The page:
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## AP®︎ Calculus AB (2017 edition)

### Course: AP®︎ Calculus AB (2017 edition) > Unit 12

Lesson 3: AP Calculus AB 2011 free response- 2011 Calculus AB free response #1a
- 2011 Calculus AB Free Response #1 (b, c, & d)
- 2011 Calculus AB free response #2 (a & b)
- 2011 Calculus AB free response #2 (c & d)
- 2011 Calculus AB free response #3 (a & b)
- 2011 Calculus AB free response #3 (c)
- 2011 Calculus AB free response #4a
- 2011 Calculus AB free response #4b
- 2011 Calculus AB free response #4c
- 2011 Calculus AB free response #4d
- 2011 Calculus AB free response #5a
- 2011 Calculus AB free response #5b
- 2011 Calculus AB free response #5c
- 2011 Calculus AB free response #6a
- 2011 Calculus AB free response #6b
- 2011 Calculus AB free response #6c

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# 2011 Calculus AB free response #3 (c)

Disk method to find the volume of a solid generated by rotation of a function. Created by Sal Khan.

## Want to join the conversation?

- Where does r = 1-f(x) come from?(10 votes)
- basically, the radius for that particular disk is the distance between y=1 and y=8x^3. this is effectively the difference = 1 - 8x^3. I'm pretty bad at explaining things, but i hope this helps!

Jafarr(11 votes)

- couldn't you use double integrals for this problem?(5 votes)
- @
**Carlton**: I don't see a possibility to use double integrals, but since its a volume we are looking for it might be possible. Usually double integrals are used, when a variable is defined in terms of two other variables. like in a 3-dimensional coordinate space. It's clearly easier with the rotating method.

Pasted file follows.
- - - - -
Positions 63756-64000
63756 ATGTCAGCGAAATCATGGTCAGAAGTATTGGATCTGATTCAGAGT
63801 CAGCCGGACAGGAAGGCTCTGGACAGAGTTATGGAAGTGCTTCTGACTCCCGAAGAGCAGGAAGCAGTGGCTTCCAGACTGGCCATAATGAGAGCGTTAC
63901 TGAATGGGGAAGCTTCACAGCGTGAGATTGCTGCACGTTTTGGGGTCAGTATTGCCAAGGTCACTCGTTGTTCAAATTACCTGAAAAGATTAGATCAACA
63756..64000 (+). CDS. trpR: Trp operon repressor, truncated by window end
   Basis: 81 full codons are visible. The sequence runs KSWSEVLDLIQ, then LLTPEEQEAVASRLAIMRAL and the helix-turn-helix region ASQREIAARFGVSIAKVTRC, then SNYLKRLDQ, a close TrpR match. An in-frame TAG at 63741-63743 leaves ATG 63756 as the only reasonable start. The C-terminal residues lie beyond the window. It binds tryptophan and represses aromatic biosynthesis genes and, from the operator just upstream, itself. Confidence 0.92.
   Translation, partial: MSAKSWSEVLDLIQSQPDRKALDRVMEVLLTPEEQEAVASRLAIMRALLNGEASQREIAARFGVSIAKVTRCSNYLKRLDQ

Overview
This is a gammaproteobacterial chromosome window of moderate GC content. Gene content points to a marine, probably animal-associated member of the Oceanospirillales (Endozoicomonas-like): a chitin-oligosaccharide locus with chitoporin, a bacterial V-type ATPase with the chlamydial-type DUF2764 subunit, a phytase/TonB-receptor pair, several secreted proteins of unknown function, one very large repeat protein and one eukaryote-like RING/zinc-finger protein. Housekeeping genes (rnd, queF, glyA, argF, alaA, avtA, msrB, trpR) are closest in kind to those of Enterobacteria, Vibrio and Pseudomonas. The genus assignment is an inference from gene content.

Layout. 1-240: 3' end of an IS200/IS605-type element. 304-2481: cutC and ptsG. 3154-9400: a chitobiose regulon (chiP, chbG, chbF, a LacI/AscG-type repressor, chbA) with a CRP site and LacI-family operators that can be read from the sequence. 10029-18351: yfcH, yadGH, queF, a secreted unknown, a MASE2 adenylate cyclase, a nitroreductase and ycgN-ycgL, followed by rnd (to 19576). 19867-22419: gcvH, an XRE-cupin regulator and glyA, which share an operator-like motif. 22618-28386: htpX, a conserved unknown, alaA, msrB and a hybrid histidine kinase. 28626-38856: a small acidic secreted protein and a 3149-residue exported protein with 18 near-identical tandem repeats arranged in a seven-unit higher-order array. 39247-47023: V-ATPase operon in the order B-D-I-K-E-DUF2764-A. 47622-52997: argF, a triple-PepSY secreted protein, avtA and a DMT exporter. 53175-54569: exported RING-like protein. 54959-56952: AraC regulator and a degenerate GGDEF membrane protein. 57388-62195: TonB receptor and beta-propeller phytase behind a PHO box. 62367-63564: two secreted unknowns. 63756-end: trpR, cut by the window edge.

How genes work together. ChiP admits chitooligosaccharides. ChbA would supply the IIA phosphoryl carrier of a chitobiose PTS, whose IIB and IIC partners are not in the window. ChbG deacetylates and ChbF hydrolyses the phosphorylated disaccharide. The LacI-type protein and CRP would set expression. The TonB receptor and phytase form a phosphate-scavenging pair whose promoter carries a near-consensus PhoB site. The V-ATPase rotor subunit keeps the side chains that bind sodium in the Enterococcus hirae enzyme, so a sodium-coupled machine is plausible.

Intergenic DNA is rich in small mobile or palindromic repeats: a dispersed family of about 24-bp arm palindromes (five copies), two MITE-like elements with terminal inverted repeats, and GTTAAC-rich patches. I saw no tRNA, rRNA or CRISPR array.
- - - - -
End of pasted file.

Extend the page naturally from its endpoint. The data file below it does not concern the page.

@**Ruben**: It makes a difference whether you rotate around`y=0`

or`y=1`

. it's not so obvious with these two functions, but when you rotate the function`y=x^2`

, you can see the difference.(2 votes)

- Couldn't he have just done washer method(3 votes)
- Yeah, he could. But keep in mind what Sal likes to operate on: the intuition as compared to the math. The way he explains it is the same as the washer method, just operated without the explicit formula.(4 votes)

- couldn't you just use the washer method?(3 votes)
- Yes. Sal tends to champion the common sense approach which uses less memorization.(4 votes)

- 3:90

Does it matter whether the exponent (2), is in the parentheses or outside the parentheses?(2 votes)- YES! Overwhelmingly, yes.

When you do this, you'll use [R(x)^2 - r(x)^2]. If you put it like R(x^2), you're subbing in every x for x^2, which is wrong; if you write [R(x) - r(x)]^2, you'll actually have [R(x)^2 - 2R(x)r(x) + r(x)^2], which is not proper either. You must square each function individually!(3 votes)

- At5:25, why is Vf not subtracted from Vg?(2 votes)
- Because it's revolving around Y=1, so it's like the functions are flipped, with g being below f(2 votes)

- What would it look like if we wanted to use the shell method? Would you considered it to be easier than the washer method or not?(2 votes)
- For this problem, the washer method is much simpler. To evaluate the problem using the shell method integrate the following expression:

~ 2pi * ( 1 - y ) * ( y^( 1/3 ) / 2 - arcsin( y ) / pi ) dy

Evaluated from 0 to 1(2 votes)